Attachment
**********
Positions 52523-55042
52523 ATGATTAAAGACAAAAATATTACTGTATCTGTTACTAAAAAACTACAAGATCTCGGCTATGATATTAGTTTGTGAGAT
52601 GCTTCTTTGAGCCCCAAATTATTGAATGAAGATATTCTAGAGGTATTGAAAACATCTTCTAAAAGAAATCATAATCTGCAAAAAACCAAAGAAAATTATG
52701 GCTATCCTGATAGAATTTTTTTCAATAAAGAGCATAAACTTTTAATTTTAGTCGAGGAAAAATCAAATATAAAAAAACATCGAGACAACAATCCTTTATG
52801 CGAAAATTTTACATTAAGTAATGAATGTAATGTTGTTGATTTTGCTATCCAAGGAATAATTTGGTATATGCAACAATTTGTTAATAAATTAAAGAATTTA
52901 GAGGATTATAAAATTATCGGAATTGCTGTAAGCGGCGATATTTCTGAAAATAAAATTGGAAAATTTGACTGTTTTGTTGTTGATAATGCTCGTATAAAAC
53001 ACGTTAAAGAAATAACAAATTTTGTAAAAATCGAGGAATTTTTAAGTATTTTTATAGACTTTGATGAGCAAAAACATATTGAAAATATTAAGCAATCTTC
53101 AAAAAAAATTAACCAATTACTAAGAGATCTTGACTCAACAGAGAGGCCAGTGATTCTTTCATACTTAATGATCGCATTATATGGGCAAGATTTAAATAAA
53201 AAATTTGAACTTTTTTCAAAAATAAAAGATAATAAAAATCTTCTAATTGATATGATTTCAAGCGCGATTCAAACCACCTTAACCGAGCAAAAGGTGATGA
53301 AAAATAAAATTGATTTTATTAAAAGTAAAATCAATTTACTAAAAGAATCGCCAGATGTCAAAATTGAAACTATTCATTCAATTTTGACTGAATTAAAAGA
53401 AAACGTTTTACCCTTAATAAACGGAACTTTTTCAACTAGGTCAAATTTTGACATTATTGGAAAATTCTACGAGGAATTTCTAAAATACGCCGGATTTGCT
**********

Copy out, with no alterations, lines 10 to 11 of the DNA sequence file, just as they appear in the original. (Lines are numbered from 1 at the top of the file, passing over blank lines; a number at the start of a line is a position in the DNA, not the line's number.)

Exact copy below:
53301 AAAATAAAATTGATTTTATTAAAAGTAAAATCAATTTACTAAAAGAATCGCCAGATGTCAAAATTGAAACTATTCATTCAATTTTGACTGAATTAAAAGA
53401 AAACGTTTTACCCTTAATAAACGGAACTTTTTCAACTAGGTCAAATTTTGACATTATTGGAAAATTCTACGAGGAATTTCTAAAATACGCCGGATTTGCT